face.” Bell Atlantic Corp. v. Twombly, 550 U.S. 544, 570 (2007).
Plaintiff sues Defendants in their official capacities. If an action is brought against an
official of a governmental entity in his official capacity, the suit should be construed as brought
against the governmental entity. Will v. Mich. Dep’t of State Police, 491 U.S. 58, 71 (1989).
Therefore, in the case at bar, Plaintiff’s claims against employees of the Hardin County
Detention Center in their official capacities are actually brought against the Hardin County
government. See Matthews v. Jones, 35 F.3d 1046, 1049 (6th Cir. 1994).
When a § 1983 claim is made against a municipality, a court must analyze two distinct
issues: (1) whether the plaintiff’s harm was caused by a constitutional violation; and (2) if so,
whether the municipality is responsible for that violation. Collins v. City of Harker Heights,
Tex., 503 U.S. 115, 120 (1992). The Court will address the issues in reverse order.
“[A] municipality cannot be held liable solely because it employs a tortfeasor – or, in
other words, a municipality cannot be held liable under § 1983 on a respondeat superior theory.”
Monell v. New York City Dep’t of Soc. Servs., 436 U.S. 658, 691 (1978) (emphasis in original);
Searcy v. City of Dayton, 38 F.3d 282, 286 (6th Cir. 1994); Berry v. City of Detroit, 25 F.3d
1342, 1345 (6th Cir. 1994). “[T]he touchstone of ‘official policy’ is designed ‘to distinguish acts
of the municipality from acts of employees of the municipality, and thereby make clear that
municipal liability is limited to action for which the municipality is actually responsible.’” City
of St. Louis v. Praprotnik, 485 U.S. 112, 138 (1988) (quoting Pembaur v. Cincinnati, 475 U.S.
469, 479-80 (1986)) (emphasis in Pembaur).
A municipality cannot be held responsible for a constitutional deprivation unless there is
a direct causal link between a municipal policy or custom and the alleged constitutional
deprivation. Monell, 436 U.S. at 691; Deaton v. Montgomery County, Ohio, 989 F.2d 885, 889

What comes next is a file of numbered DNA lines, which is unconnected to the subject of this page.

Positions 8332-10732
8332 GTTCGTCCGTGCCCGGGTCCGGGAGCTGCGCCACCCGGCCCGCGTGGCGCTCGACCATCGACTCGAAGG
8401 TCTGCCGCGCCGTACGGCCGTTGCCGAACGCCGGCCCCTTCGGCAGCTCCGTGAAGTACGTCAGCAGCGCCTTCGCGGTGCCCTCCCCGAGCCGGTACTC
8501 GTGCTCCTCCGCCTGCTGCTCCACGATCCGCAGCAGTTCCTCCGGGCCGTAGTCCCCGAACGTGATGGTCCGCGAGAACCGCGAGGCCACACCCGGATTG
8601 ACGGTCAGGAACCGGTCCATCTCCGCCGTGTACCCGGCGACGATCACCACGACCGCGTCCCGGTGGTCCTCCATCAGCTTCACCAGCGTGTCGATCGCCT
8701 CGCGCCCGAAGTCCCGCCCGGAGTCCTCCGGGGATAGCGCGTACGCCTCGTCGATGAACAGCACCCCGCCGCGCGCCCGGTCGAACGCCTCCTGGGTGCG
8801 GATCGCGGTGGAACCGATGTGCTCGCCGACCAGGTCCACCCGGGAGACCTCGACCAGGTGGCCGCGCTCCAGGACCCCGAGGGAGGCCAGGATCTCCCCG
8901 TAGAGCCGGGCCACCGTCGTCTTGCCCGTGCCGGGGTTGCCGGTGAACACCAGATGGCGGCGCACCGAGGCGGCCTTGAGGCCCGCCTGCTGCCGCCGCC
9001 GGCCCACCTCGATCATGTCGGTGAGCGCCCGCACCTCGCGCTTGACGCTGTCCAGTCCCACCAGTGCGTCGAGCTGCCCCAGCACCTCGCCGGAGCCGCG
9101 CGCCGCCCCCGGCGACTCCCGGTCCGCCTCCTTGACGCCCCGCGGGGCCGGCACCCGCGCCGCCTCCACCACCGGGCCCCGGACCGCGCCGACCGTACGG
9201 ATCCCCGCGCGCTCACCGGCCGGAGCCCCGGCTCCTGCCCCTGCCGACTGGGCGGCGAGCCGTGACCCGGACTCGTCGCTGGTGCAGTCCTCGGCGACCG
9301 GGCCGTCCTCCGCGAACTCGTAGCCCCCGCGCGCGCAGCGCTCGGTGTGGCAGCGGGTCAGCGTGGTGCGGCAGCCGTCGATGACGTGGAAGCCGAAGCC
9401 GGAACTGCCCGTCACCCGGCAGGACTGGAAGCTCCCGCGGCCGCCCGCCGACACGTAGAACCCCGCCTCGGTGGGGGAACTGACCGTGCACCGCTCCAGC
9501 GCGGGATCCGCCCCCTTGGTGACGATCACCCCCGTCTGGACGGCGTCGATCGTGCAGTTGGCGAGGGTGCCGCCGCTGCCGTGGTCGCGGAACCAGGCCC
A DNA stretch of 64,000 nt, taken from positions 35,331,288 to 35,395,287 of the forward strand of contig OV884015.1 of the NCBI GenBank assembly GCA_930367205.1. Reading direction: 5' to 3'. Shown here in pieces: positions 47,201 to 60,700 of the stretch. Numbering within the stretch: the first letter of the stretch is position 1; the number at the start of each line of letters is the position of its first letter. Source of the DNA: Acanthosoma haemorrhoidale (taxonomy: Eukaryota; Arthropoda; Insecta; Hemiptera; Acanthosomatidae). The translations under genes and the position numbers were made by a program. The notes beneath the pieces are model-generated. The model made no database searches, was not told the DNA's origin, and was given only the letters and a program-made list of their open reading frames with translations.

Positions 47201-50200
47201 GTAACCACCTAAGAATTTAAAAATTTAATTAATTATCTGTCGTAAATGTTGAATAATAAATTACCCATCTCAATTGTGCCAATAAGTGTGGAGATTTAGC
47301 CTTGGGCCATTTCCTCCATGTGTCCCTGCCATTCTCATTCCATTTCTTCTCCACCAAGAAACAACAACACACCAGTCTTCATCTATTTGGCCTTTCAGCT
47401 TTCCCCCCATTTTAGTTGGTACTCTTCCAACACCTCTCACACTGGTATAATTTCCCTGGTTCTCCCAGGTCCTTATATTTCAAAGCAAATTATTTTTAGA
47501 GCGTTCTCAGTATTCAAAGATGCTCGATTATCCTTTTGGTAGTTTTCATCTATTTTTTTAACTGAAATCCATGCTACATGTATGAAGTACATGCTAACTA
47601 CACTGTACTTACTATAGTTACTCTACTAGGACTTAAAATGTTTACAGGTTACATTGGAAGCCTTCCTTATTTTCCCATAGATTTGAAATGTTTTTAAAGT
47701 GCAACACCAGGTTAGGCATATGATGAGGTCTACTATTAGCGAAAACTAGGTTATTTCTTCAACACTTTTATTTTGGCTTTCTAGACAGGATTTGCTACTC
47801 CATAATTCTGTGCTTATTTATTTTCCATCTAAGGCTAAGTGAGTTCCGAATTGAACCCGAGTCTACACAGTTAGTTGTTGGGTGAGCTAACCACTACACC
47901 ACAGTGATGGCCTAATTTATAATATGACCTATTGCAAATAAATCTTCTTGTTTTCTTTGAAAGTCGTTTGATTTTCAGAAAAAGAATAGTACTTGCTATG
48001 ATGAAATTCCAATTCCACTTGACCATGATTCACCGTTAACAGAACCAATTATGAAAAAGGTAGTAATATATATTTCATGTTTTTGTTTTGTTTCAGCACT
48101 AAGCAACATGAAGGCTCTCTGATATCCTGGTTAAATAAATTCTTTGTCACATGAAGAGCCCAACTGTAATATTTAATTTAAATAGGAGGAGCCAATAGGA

(6th Cir. 1993). Simply stated, the plaintiff must “identify the policy, connect the policy to the
city itself and show that the particular injury was incurred because of the execution of that
policy.” Garner v. Memphis Police Dep’t, 8 F.3d 358, 364 (6th Cir. 1993) (quoting Coogan v.
City of Wixom, 820 F.2d 170, 176 (6th Cir. 1987), overruled on other grounds, Frantz v. Village
of Bradford, 245 F.3d 869 (6th Cir. 2001)). The policy or custom “must be ‘the moving force of
the constitutional violation’ in order to establish the liability of a government body under
§ 1983.” Searcy, 38 F.3d at 286 (quoting Polk County v. Dodson, 454 U.S. 312, 326 (1981)
(citation omitted)); Bd. of County Comm’rs of Bryan County, Okla. v. Brown, 520 U.S. 397, 404
(1997) (indicating that plaintiff must demonstrate “deliberate conduct”).
Plaintiff does not allege that a policy of the Hardin County Detention Center caused the
alleged constitutional violations. Consequently, he has failed to state a claim against Defendants
in their official capacities.
III. CONCLUSION and ORDER
For the foregoing reasons, the Court DISMISSES the official-capacity claims. However,
because Plaintiff alleges a claim of sufficiently serious nature regarding his lack of treatment, the
Court will allow Plaintiff to amend his complaint to name Defendants in their individual
capacities. See Berndt v. State of Tenn., 796 F.2d 879, 882-83 (6th Cir. 1986). Plaintiff has 30
days to file an amended complaint against Defendants in their individual capacities. Should
Plaintiff fail to do so, the Court will dismiss the instant action.
May 9, 2011
Plaintiff, pro se
Hardin County Attorney